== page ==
Rural Louisiana Is Still Reeling From Ida
New Orleans is coming back to life, but in places south of the city that were hit hardest by the hurricane, the recovery stage has barely begun.,
New Orleans is coming back from Ida, but rural Louisiana is still struggling.
- Sept. 10, 2021Updated 11:12 a.m. ET
Christine Verdin received numerous photos from friends and family of the destruction Hurricane Ida brought to the rural community of Pointe-aux-Chenes, which runs along a bayou southwest of New Orleans.
But the images could not prepare Ms. Verdin, who serves on the council of the Pointe-au-Chien tribe, for the extent of the damage she found there this week.
“There are no homes,” said Ms. Verdin, who grew up in Pointe-aux-Chenes and lives nearby. Dozens of houses in the rural community were destroyed beyond habitability, with walls caved in and roofs taken clean off the top.
Seventy miles away in New Orleans, evacuees have been steadily returning this week as power was largely restored. Businesses are reopening, and families are preparing to send children to schools when they open next week.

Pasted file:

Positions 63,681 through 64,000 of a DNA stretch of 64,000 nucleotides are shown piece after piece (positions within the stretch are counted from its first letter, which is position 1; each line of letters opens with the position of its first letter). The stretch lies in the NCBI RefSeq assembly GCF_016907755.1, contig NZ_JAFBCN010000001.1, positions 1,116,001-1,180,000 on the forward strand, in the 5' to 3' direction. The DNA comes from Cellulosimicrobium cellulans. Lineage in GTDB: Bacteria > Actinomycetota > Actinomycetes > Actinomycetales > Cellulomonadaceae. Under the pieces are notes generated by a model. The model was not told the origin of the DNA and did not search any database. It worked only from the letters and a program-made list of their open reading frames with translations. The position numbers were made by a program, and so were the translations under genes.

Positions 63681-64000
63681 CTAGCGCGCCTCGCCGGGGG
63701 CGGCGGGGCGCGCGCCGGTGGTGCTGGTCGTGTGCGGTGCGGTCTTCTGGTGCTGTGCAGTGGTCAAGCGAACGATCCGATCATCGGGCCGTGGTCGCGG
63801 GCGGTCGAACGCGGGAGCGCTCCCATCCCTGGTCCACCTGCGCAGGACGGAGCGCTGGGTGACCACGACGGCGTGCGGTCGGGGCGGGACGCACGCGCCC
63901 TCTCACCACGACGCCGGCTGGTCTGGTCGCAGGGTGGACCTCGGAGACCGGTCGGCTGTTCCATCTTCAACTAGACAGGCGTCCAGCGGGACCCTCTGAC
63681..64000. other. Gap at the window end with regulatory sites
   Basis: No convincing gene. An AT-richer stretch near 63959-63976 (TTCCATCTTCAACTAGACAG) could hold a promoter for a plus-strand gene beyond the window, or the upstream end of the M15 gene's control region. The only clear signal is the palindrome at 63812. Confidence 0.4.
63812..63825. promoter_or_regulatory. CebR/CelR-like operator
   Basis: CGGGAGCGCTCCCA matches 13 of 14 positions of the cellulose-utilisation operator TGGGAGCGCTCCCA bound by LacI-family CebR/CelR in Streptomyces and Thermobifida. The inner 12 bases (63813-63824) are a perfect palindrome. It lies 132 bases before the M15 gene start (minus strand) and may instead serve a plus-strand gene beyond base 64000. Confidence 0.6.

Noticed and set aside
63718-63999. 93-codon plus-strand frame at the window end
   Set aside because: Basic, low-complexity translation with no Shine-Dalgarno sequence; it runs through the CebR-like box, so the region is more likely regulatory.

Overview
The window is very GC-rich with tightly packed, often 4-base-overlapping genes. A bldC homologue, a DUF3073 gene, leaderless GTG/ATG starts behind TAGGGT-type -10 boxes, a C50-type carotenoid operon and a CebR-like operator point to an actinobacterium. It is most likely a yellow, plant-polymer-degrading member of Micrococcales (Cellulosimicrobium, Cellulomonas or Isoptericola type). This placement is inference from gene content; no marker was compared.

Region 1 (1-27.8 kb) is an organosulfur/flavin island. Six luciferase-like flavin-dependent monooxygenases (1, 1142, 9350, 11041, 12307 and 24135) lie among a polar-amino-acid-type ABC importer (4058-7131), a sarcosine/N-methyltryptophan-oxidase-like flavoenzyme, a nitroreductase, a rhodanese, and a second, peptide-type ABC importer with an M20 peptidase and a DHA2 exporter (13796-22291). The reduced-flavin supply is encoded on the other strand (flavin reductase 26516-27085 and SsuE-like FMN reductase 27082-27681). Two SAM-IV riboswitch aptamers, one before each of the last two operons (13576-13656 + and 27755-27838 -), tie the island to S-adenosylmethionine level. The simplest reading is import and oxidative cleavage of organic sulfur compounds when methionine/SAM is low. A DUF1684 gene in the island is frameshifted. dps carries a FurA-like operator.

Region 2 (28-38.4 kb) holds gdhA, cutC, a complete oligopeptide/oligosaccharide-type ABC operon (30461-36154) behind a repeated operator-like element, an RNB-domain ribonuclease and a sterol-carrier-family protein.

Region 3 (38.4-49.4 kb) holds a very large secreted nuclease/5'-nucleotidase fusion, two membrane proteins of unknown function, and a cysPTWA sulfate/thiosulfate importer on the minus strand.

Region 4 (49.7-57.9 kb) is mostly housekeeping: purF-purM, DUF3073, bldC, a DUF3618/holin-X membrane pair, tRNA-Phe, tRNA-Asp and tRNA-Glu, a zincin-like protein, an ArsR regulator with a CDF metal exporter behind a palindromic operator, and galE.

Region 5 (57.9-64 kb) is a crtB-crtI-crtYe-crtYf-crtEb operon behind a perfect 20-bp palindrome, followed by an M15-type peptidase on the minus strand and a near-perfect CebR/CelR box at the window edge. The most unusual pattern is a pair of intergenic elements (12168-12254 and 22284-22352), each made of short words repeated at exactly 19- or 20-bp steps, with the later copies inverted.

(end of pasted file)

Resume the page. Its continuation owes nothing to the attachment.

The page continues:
But in rural areas south of the city that were hit hardest by the storm, the recovery stage has barely begun.
In Terrebonne Parish, where Ms. Verdin lives, 100 percent of customers remained without power on Thursday, according to Entergy, the area’s main utility. In other nearby parishes, 5 percent of customers had power restored. In some areas, the electric network will have to be completely rebuilt, which could take weeks, according to Entergy.
By Friday morning, 12 days after the storm, the utility said that it had restored service to more than 80 percent of the 948,000 customers who lost power.
Gov. John Bel Edwards planned to travel to Terrebonne Parish on Friday to assess the damage. Some areas remain under boil water advisories. Debris, trees and downed power lines clutter the roads. Obtaining basic necessities like food, ice and gasoline remains a persistent challenge.
In coastal parishes, most residents can rattle off a long catalog of hurricanes they have survived. But Ms. Verdin says this one feels different.
“I’ve never seen people get this emotional,” Ms. Verdin said, adding that rebuilding is a daunting prospect for many who lack homeowners’ insurance because of high premiums. One of her family members whose home was destroyed, an uncle who is 78 years old, told her he did not have the energy or resources to rebuild.
“Normally he has a solution to everything,” Ms. Verdin said. “And this time he doesn’t.”